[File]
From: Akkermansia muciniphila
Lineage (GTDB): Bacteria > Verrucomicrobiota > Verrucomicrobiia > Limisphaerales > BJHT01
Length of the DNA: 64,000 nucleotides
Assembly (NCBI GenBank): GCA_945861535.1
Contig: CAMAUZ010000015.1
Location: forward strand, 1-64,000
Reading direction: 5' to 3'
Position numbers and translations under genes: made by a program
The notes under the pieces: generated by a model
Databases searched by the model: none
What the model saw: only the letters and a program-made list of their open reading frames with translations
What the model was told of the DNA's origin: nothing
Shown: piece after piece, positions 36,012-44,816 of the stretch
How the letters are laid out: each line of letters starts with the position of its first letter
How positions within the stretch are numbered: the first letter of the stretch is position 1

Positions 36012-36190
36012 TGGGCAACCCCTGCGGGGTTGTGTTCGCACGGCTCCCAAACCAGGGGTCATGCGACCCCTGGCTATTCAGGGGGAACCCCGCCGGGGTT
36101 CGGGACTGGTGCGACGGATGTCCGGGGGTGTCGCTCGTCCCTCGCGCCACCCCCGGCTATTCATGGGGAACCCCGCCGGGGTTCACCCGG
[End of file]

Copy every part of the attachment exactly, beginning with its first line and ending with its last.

From: Akkermansia muciniphila
Lineage (GTDB): Bacteria > Verrucomicrobiota > Verrucomicrobiia > Limisphaerales > BJHT01
Length of the DNA: 64,000 nucleotides
Assembly (NCBI GenBank): GCA_945861535.1
Contig: CAMAUZ010000015.1
Location: forward strand, 1-64,000
Reading direction: 5' to 3'
Position numbers and translations under genes: made by a program
The notes under the pieces: generated by a model
Databases searched by the model: none
What the model saw: only the letters and a program-made list of their open reading frames with translations
What the model was told of the DNA's origin: nothing
Shown: piece after piece, positions 36,012-44,816 of the stretch
How the letters are laid out: each line of letters starts with the position of its first letter
How positions within the stretch are numbered: the first letter of the stretch is position 1

Positions 36012-36190
36012 TGGGCAACCCCTGCGGGGTTGTGTTCGCACGGCTCCCAAACCAGGGGTCATGCGACCCCTGGCTATTCAGGGGGAACCCCGCCGGGGTT
36101 CGGGACTGGTGCGACGGATGTCCGGGGGTGTCGCTCGTCCCTCGCGCCACCCCCGGCTATTCATGGGGAACCCCGCCGGGGTTCACCCGG